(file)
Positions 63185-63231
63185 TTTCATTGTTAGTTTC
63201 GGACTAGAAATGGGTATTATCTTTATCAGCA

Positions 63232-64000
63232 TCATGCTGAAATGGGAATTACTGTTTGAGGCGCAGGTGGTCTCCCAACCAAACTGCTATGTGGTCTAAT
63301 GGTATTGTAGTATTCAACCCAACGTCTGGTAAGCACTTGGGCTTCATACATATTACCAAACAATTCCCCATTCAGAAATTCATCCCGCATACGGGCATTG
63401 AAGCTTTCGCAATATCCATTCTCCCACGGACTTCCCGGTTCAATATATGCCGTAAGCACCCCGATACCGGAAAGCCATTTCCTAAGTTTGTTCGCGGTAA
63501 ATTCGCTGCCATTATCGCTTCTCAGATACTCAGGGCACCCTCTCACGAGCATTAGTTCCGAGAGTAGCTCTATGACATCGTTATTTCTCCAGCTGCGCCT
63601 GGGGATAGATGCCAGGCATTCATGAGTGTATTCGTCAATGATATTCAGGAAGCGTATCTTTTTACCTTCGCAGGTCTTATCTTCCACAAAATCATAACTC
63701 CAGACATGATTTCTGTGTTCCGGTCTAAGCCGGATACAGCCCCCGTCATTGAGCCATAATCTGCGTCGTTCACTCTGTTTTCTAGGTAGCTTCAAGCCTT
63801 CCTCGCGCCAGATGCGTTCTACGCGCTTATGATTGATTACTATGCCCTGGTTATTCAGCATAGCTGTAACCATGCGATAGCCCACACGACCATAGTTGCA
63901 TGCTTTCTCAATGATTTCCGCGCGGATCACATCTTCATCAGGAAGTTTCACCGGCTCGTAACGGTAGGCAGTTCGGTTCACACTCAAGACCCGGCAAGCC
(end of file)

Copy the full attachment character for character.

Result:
Positions 63185-63231
63185 TTTCATTGTTAGTTTC
63201 GGACTAGAAATGGGTATTATCTTTATCAGCA

Positions 63232-64000
63232 TCATGCTGAAATGGGAATTACTGTTTGAGGCGCAGGTGGTCTCCCAACCAAACTGCTATGTGGTCTAAT
63301 GGTATTGTAGTATTCAACCCAACGTCTGGTAAGCACTTGGGCTTCATACATATTACCAAACAATTCCCCATTCAGAAATTCATCCCGCATACGGGCATTG
63401 AAGCTTTCGCAATATCCATTCTCCCACGGACTTCCCGGTTCAATATATGCCGTAAGCACCCCGATACCGGAAAGCCATTTCCTAAGTTTGTTCGCGGTAA
63501 ATTCGCTGCCATTATCGCTTCTCAGATACTCAGGGCACCCTCTCACGAGCATTAGTTCCGAGAGTAGCTCTATGACATCGTTATTTCTCCAGCTGCGCCT
63601 GGGGATAGATGCCAGGCATTCATGAGTGTATTCGTCAATGATATTCAGGAAGCGTATCTTTTTACCTTCGCAGGTCTTATCTTCCACAAAATCATAACTC
63701 CAGACATGATTTCTGTGTTCCGGTCTAAGCCGGATACAGCCCCCGTCATTGAGCCATAATCTGCGTCGTTCACTCTGTTTTCTAGGTAGCTTCAAGCCTT
63801 CCTCGCGCCAGATGCGTTCTACGCGCTTATGATTGATTACTATGCCCTGGTTATTCAGCATAGCTGTAACCATGCGATAGCCCACACGACCATAGTTGCA
63901 TGCTTTCTCAATGATTTCCGCGCGGATCACATCTTCATCAGGAAGTTTCACCGGCTCGTAACGGTAGGCAGTTCGGTTCACACTCAAGACCCGGCAAGCC